The Zen Studies Podcast

Recent Episodes

238 – Eco-Anxiety and Buddhism – Part 2

It's natural to feel some eco-anxiety as the earth’s natural life-support systems break down. Buddhism clearly admonishes us to refrain from killing, to actively care for all life, and see ourselves as being in the “same boat” with all beings. In what ways can our practice help us stay strong, and how can it help us respond to our climate and ecological crisis in a way that’s consistent with our Buddhist values?

read more

237 – Eco-Anxiety and Buddhism – Part 1

Eco-anxiety is fear that our earth’s natural life-support systems are in the process of a collapse that will be catastrophic to life as we know it. This fear may range in intensity between a vague, pervasive sense of worry to a debilitating condition. What does Buddhism have to say about eco-anxiety, and what does it offer us if we want to be responsible citizens and true to our aspirations as Buddhists – but we also want to avoid being overwhelmed with fear, despair, or a sense of powerlessness?

read more

207 – Dirt Zendo, Cloud Zendo, One Sangha: Buddhist Community in the Digital Age – Part 2

In the last episode, I talked about the new phenomenon of a virtual space for practice, including its merits and benefits. In this episode, I talk about the merits of practicing in a "Dirt Zendo" - a physical practice space, in-the-flesh. I then describe, at Bright Way Zen, we are attempting to create a sense of Sangha that connects and includes anyone who practices with us, regardless of whether they participate in-the-flesh, online (in our Cloud Zendo), or both.

read more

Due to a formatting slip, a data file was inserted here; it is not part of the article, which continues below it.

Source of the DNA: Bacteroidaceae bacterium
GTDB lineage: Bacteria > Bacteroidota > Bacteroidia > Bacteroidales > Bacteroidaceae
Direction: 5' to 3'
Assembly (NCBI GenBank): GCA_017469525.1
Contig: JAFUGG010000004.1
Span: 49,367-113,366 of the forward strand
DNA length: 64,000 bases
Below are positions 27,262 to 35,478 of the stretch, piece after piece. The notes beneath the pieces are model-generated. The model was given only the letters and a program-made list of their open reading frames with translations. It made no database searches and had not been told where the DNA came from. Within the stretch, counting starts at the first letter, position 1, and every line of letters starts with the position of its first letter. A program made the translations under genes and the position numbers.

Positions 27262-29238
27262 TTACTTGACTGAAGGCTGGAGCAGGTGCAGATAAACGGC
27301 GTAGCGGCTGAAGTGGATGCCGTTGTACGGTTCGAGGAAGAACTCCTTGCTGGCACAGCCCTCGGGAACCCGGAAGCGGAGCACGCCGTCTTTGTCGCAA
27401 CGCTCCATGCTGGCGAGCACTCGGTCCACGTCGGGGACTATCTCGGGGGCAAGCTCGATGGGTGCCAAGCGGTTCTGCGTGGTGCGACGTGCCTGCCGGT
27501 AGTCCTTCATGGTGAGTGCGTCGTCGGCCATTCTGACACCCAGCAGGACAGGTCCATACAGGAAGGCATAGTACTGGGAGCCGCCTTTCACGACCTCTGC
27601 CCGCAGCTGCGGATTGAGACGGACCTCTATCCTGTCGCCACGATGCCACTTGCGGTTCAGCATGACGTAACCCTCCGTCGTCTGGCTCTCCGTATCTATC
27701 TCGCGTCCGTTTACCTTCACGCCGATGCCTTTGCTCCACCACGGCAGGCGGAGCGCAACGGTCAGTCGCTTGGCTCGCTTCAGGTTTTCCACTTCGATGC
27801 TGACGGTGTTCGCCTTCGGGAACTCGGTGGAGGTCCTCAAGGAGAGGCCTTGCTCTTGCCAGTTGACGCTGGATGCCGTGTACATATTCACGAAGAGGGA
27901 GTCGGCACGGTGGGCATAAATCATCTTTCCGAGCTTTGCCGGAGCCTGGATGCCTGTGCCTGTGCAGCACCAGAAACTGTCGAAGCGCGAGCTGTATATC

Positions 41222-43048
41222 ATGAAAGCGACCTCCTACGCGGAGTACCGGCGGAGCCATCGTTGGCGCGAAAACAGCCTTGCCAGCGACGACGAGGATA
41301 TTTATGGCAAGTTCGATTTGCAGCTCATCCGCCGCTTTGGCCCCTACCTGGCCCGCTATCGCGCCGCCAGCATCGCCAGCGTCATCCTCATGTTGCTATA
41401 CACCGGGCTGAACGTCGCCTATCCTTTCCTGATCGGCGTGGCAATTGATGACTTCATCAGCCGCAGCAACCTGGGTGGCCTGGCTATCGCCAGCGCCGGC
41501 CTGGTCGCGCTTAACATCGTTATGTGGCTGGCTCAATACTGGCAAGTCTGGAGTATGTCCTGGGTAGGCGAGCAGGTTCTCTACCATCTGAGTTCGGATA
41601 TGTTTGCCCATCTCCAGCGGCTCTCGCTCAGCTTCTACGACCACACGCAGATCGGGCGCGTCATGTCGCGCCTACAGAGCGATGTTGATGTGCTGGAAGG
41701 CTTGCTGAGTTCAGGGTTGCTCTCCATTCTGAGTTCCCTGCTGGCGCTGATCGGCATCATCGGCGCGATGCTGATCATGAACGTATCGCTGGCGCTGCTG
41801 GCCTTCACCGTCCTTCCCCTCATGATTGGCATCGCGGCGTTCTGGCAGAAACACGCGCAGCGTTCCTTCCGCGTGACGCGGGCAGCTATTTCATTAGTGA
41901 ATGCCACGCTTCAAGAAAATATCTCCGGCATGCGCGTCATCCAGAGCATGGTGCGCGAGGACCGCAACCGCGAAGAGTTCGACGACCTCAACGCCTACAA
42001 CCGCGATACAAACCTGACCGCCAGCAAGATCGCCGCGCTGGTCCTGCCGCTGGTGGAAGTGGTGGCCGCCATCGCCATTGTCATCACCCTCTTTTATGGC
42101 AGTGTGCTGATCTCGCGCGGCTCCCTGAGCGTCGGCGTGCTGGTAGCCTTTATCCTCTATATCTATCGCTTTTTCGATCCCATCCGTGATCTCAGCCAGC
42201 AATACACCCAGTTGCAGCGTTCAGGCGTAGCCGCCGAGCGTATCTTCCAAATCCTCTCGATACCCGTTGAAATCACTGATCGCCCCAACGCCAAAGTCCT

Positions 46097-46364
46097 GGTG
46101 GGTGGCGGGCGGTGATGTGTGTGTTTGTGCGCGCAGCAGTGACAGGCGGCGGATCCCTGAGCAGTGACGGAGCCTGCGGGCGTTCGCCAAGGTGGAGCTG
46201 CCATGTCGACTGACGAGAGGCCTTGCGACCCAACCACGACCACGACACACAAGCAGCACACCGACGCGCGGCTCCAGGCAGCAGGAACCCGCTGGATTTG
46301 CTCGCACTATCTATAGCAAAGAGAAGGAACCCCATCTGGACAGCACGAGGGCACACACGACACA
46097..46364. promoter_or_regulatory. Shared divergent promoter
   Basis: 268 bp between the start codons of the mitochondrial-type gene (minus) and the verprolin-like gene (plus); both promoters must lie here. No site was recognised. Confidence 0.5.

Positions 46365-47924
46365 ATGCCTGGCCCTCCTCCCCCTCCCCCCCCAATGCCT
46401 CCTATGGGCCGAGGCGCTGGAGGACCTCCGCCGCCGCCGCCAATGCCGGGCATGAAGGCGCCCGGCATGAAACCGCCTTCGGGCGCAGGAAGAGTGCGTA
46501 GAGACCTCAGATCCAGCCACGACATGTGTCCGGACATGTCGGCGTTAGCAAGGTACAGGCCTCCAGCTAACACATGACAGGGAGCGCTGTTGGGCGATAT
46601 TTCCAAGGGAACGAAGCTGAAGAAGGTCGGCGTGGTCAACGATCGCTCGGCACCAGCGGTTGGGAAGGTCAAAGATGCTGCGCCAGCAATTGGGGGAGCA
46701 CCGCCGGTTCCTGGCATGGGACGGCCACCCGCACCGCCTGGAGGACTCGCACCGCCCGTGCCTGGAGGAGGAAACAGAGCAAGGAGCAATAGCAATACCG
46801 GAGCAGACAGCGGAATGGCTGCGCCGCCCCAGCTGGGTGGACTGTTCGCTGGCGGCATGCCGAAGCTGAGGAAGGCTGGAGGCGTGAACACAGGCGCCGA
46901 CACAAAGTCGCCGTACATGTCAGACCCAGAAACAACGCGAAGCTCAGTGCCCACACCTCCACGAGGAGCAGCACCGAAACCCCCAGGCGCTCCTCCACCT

206 – Dirt Zendo, Cloud Zendo, One Sangha: Buddhist Community in the Digital Age – Part 1

Since COVID lockdown, Buddhist communities have greatly expanded their online practice opportunities. Virtual spaces are surprisingly effective for practice and building a sense of Sangha. Many Buddhist and Zen centers are now facing the prospect of permanently including options for virtual participation, which brings many opportunities but also many challenges. I discuss how the virtual and physical practice spaces look at my Zen center, and how we structure hybrid meetings. Then I talk about the merits of what we call the “Cloud Zendo.” In my next episode, I’ll discuss the merits of a good old-fashioned physical practice space, which we call the “Dirt Zendo,” and the ways my Zen center is trying to integrate and care for both of our Zendos and create a sense of being one Sangha.

read more

197 – Neither Avoidance nor Identification: Being with the Reality of Painful Situations

Sometimes there is no avoiding painful situations, whether the difficulty is arising in our own life or from witnessing suffering in the world around us. How can we respond to troubling conditions with generosity and compassion, but also without being overwhelmed? I discuss the Zen approach of being with the reality of situations – neither avoiding the pain, nor identifying with it.

read more

188 – What Does Practice Look Like When Your Country Is Broken?